In the wake of child abductions, many parents, guardians and caregivers are now turning to the help of technology in the battle to keep children safe. Child tracking devices can monitor a child's location and help parents or authorities locate a missing child in virtually any location.
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Personal Locator Devices
Personal locator devices are available for both adults and children. They are small, often hand-held devices that can be tucked in a pocket or backback. The personal locator device may operate on a GPS signal, or it may transmit a 406MHz signal to a Search and Rescue Satellite system which enables authorities and rescue teams to pinpoint the user's location anywhere on the Earth's surface.
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Cell Phone Locators
Many modern cell phones come with a locator feature built in. It is designed to help rescuers locate a caller who uses the phone to call 911. Providing the locator feature is available and turned on, a generic cell phone can be used to help locate a child who has the phone in his possession. Additionally, a line of cell phones has been created specifically for parents and children. The child's phone has a prominent locator feature built in, allowing the parent to track the child's location from his own phone or from a computer.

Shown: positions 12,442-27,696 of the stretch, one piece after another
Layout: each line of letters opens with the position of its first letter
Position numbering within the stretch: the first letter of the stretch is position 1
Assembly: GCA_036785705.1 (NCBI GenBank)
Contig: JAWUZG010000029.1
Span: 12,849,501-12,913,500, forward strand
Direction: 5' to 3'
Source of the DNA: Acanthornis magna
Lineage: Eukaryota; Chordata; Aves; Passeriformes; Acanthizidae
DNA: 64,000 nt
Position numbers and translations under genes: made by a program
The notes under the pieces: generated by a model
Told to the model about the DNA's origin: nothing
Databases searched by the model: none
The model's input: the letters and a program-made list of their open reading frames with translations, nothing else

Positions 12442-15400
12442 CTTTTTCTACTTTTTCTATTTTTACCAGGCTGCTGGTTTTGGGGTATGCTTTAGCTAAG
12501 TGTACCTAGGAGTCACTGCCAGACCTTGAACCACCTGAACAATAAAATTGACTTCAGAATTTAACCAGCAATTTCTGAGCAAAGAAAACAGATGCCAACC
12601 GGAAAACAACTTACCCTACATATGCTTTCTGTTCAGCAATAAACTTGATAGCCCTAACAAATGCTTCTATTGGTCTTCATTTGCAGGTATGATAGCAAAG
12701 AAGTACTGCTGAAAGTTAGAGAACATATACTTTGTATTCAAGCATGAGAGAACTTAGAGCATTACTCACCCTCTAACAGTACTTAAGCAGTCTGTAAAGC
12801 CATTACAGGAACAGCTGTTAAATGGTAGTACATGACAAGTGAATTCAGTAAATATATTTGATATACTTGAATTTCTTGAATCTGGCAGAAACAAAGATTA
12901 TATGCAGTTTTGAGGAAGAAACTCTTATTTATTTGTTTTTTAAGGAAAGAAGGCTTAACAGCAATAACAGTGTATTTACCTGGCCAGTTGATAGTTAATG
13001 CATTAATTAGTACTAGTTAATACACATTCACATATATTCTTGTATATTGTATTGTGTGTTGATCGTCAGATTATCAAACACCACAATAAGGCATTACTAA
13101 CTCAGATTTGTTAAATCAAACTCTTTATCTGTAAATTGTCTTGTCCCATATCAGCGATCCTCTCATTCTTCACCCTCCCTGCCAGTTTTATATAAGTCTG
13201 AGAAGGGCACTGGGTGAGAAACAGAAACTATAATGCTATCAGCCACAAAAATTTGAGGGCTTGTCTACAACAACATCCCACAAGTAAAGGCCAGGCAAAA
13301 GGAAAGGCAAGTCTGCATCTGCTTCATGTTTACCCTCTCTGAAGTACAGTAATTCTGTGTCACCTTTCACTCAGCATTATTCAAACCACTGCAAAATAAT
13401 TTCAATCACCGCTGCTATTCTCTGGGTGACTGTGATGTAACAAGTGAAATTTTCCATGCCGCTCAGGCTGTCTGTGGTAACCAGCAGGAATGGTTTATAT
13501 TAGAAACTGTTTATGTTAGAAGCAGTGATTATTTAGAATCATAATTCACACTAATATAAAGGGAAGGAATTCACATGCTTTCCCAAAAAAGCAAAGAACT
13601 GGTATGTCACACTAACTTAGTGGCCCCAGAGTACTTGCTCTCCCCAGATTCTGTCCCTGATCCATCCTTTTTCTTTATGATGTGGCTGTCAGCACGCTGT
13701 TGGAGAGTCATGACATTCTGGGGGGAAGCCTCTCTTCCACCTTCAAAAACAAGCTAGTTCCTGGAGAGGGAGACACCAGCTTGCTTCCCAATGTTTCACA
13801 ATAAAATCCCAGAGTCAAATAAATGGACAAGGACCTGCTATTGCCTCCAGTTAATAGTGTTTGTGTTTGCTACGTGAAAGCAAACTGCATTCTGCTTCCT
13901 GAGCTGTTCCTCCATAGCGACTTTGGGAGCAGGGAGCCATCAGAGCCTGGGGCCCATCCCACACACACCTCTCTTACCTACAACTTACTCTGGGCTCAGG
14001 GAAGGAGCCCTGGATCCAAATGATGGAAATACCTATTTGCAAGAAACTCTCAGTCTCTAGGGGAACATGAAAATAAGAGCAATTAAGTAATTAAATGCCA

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Although the technology is still mostly reserved for pets rather than children, a microchip implant is an option a parent can consider. In pet application, the microchip is implanted directly beneath the pet's skin. It is not harmful and nontoxic. Should the pet go missing, the microchip can be enacted to narrow the pet's location on a map. A microchip can be embedded into a bracelet, a shoe sole or other inconspicuous area that a child abductor wouldn't think to look for.
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Child Locator Devices
Locator devices made specifically for child tracking can appear unassuming and may take the place of a watch or other common item that can be worn on a child's body or clothing. Some devices are not removable and will automatically send an alarm to rescue services if tampering occurs. Many devices can be programmed, and some are linked to a parent's unit. If a child wanders away beyond a predetermined number of feet or yards, the parental device will sound an alarm to notify the parent.
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Many locator devices can show a parent not only where her child is, but where he has been. The daily records can be used to check up on an older child's activities during the day, and they can help parents ascertain where a child has been taken when in the care of another adult.